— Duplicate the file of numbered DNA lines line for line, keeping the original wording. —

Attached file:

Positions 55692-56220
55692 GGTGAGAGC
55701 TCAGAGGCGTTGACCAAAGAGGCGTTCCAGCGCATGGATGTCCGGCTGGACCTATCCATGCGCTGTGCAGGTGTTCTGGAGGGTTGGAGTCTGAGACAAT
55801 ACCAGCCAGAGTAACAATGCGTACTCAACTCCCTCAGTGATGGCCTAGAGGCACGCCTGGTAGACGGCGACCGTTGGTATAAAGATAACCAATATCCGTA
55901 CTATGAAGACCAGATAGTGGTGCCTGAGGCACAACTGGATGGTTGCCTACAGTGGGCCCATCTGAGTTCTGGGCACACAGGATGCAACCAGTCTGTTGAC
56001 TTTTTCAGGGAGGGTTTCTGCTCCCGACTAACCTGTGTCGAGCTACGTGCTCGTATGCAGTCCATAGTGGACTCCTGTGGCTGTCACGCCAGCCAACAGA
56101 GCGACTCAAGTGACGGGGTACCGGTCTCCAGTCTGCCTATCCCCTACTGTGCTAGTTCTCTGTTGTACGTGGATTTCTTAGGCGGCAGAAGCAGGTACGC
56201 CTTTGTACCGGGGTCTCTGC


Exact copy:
Positions 55692-56220
55692 GGTGAGAGC
55701 TCAGAGGCGTTGACCAAAGAGGCGTTCCAGCGCATGGATGTCCGGCTGGACCTATCCATGCGCTGTGCAGGTGTTCTGGAGGGTTGGAGTCTGAGACAAT
55801 ACCAGCCAGAGTAACAATGCGTACTCAACTCCCTCAGTGATGGCCTAGAGGCACGCCTGGTAGACGGCGACCGTTGGTATAAAGATAACCAATATCCGTA
55901 CTATGAAGACCAGATAGTGGTGCCTGAGGCACAACTGGATGGTTGCCTACAGTGGGCCCATCTGAGTTCTGGGCACACAGGATGCAACCAGTCTGTTGAC
56001 TTTTTCAGGGAGGGTTTCTGCTCCCGACTAACCTGTGTCGAGCTACGTGCTCGTATGCAGTCCATAGTGGACTCCTGTGGCTGTCACGCCAGCCAACAGA
56101 GCGACTCAAGTGACGGGGTACCGGTCTCCAGTCTGCCTATCCCCTACTGTGCTAGTTCTCTGTTGTACGTGGATTTCTTAGGCGGCAGAAGCAGGTACGC
56201 CTTTGTACCGGGGTCTCTGC